Take some dis­tilled or tap water which is free from unpleas­ant flavour, cool and bub­ble car­bon diox­ide through it to remove air and intro­duce car­bon diox­ide… This water is then added to a por­tion of beer to dilute it by 10%. This dilut­ed beer and a con­trol por­tion of the undi­lut­ed beer… are then used in a three-glass test [where two glass­es con­tain the same beer]… The tasters are told before­hand only that one of the two beers is more dilute.

A sweet­ness test, run in exact­ly the same way, used a sam­ple dosed with 4 grams of sucrose per litre.

It is pos­si­ble to score 33% cor­rect answers by mere “guess­ing”. Mem­bers tak­ing part with aver­age scores of 50% or more may be regard­ed as suit­able tasters for a per­ma­nent pan­el. This elim­i­nates peo­ple with low dis­crim­i­nat­ing pow­ers where beer tast­ing is con­cerned but, at the same time, the pan­el select­ed will not be too severe in its judg­ments.

We had­n’t con­sid­ered it before but, yes, we can see that finicky super-tasters prob­a­bly are as use­less as total numb-tongues for this kind of task.

As it hap­pens, we’re cur­rent­ly con­duct­ing what amounts to an extend­ed exper­i­ment in total, care­free sub­jec­tiv­i­ty. Both approach­es, we think, have their place, but per­haps we’ll try extreme objec­tiv­i­ty next. The only wor­ry is what might hap­pen if one of us gets des­e­lect­ed from the blog after the dilu­tion test.

Illus­tra­tion adapt­ed from Bulbs by Ignas Kukenys, on Flickr, under Cre­ative Com­mons.

Brewing Red Barrel, Watney’s Keg

For our first attempt to extract a home brewing recipe from the Kegronomicon we’ve gone for the original Red Barrel, Watney’s Keg (RBWK) as it was in around 1966.

There’s a huge amount of tech­ni­cal infor­ma­tion in the doc­u­ments that won’t be of much prac­ti­cal use to home brew­ers, and which we bare­ly under­stand, so we’ve con­cen­trat­ed on the key para­me­ters which should enable you to get vague­ly close if you plug them into your own brew­ing soft­ware and/or process.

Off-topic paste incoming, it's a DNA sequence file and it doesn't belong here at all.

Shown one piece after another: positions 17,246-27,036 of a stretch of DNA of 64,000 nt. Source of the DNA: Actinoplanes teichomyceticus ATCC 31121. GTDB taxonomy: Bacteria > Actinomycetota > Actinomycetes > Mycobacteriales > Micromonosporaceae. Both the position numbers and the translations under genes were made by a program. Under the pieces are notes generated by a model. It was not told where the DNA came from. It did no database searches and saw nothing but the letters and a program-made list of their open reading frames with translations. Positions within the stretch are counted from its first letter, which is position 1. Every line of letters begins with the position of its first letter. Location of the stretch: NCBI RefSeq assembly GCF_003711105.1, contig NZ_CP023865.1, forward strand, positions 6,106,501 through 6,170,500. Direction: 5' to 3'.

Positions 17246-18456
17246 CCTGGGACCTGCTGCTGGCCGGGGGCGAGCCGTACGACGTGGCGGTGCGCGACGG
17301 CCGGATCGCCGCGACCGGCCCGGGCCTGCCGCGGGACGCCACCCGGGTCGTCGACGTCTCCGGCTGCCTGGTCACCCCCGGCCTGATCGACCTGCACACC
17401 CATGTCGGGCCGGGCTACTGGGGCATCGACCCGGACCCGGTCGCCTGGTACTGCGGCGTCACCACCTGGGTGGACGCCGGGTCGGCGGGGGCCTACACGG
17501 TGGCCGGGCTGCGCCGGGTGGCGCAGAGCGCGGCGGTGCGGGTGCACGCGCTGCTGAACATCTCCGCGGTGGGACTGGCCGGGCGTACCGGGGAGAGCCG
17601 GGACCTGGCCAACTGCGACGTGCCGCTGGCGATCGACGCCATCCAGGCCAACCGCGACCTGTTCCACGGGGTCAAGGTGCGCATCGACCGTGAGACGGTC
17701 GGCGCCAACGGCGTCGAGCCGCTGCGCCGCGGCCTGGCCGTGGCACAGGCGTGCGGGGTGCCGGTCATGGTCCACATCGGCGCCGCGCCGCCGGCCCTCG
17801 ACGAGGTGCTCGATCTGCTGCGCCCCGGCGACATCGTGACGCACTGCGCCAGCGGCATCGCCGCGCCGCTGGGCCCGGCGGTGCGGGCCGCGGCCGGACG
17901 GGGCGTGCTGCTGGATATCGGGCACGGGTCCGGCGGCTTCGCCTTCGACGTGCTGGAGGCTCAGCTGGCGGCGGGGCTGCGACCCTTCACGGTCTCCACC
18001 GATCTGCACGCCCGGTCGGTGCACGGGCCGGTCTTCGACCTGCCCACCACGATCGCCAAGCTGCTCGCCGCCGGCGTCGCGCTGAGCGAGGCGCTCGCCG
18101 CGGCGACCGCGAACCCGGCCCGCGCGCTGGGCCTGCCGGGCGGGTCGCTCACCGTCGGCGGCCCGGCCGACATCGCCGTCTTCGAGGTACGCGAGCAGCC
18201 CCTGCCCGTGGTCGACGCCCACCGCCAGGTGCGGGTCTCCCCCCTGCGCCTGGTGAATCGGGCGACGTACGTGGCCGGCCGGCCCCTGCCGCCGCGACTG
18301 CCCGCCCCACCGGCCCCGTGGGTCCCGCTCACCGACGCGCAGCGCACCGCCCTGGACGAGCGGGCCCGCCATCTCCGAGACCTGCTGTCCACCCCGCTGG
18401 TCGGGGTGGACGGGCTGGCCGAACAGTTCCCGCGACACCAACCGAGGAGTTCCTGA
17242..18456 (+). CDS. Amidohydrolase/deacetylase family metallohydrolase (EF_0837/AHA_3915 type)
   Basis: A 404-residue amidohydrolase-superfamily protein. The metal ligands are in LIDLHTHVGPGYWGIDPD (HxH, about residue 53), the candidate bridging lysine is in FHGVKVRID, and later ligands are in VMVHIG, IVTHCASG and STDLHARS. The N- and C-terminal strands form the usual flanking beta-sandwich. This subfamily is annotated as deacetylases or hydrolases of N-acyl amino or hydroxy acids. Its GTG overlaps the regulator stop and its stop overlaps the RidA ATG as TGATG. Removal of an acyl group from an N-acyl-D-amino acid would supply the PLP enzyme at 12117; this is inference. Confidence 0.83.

In gen­er­al, though, the empha­sis through­out is on absolute clean­li­ness: con­tact with oxy­gen should be min­imised at every stage; and every­thing should be kept com­plete­ly, obses­sive­ly ster­ile.

Note on sterility from Watney's QC manual, 1966.

And if you hap­pen to have a bloody big indus­tri­al fil­ter­ing and pas­teuris­ing facil­i­ty, use it – that’s prob­a­bly the biggest influ­ence on how this beer would have tast­ed at the time.

Our pri­ma­ry source for vital sta­tis­tics was a memo dat­ed 26 August 1966, from F.W. Dick­ens of the Red Bar­rel & Draught Beer Depart­ment, Mort­lake, pro­vid­ing a sin­gle handy sum­ma­ry of revised tar­gets for colour, OG, IBU and car­bon­a­tion.

We also cross-ref­er­enced with OG/ABV data from Whit­bread­’s ana­lysts via Ron Pat­tin­son.

Red Barrel, Watney’s Keg, c.1966

OG 1038 | FG 1009 | c.3.8% ABV | 30–32 IBU | 27 EBC

Pale malt 89%
Enzymic (acid?) malt 1%
Crys­tal malt (vari­able, for colour) 4.5%
Malt extract (in mash) 3%
Invert 3 (sug­ar, in boil) 2.5%


Hops – Fug­gles (70%) Gold­ings (30%) to achieve 30–32 IBU. (Man­u­al pre­scribes a blend of dif­fer­ent growths to help main­tain a con­sis­tent palate across batch­es.)

Water (all water used in the process) – 40 grains per gal­lon sul­phates; 35 grains per gal­lon chlo­rides.

  • MASH at 158F (70c) for 1.5hrs; 1st sparge 175F (79.5c); 2nd sparge 160F (71c).
  • BOIL for 1h45m, with Invert 3 sug­ar, Irish Moss (1lb per 100 bar­rels – so, a tea­spoon…) and Fug­gles at 1h45m; Gold­ings at 15m.
  • Pitch yeast at 60F (15.5c) – Mort­lake 114, or a blend of 114 and 118, in case you hap­pen to have any handy; alter­na­tive­ly, a fair­ly neu­tral Eng­lish ale yeast is prob­a­bly best.
  • Dur­ing fer­men­ta­tion, keep tem­per­a­ture below 69F (20.5c).
  • Warm con­di­tion for 8–12 days with dry hops (Gold­ings) at rate of 1oz per bar­rel (0.8g per gal­lon, we think); or use hop extract to achieve the equiv­a­lent. Add caramel at this stage if colour is off.
  • Prime with ‘liq­uid can­dy’ (sug­ar syrup?) to achieve 1.45 vols CO2 in final con­tain­er.

Edu­cat­ed sug­ges­tions for which com­mer­cial­ly avail­able yeast strain might best approx­i­mate Wat­ney’s would be very wel­come.

And if there’s any­thing above that just looks com­plete­ly barmy – num­bers that don’t add up &c. – let us know and we’ll dou­ble check the source mate­r­i­al.